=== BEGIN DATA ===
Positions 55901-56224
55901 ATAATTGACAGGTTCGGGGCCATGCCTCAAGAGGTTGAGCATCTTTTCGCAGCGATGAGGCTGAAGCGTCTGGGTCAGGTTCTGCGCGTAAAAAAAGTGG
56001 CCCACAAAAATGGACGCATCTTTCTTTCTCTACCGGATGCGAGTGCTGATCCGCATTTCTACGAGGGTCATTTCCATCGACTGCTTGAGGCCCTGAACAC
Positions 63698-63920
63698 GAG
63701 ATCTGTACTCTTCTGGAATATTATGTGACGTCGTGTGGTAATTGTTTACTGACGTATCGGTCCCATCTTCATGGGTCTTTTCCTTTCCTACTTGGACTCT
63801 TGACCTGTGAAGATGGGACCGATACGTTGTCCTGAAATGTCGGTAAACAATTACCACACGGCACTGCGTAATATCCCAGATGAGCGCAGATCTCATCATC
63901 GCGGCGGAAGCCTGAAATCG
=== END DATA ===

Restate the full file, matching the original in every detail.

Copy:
Positions 55901-56224
55901 ATAATTGACAGGTTCGGGGCCATGCCTCAAGAGGTTGAGCATCTTTTCGCAGCGATGAGGCTGAAGCGTCTGGGTCAGGTTCTGCGCGTAAAAAAAGTGG
56001 CCCACAAAAATGGACGCATCTTTCTTTCTCTACCGGATGCGAGTGCTGATCCGCATTTCTACGAGGGTCATTTCCATCGACTGCTTGAGGCCCTGAACAC
Positions 63698-63920
63698 GAG
63701 ATCTGTACTCTTCTGGAATATTATGTGACGTCGTGTGGTAATTGTTTACTGACGTATCGGTCCCATCTTCATGGGTCTTTTCCTTTCCTACTTGGACTCT
63801 TGACCTGTGAAGATGGGACCGATACGTTGTCCTGAAATGTCGGTAAACAATTACCACACGGCACTGCGTAATATCCCAGATGAGCGCAGATCTCATCATC
63901 GCGGCGGAAGCCTGAAATCG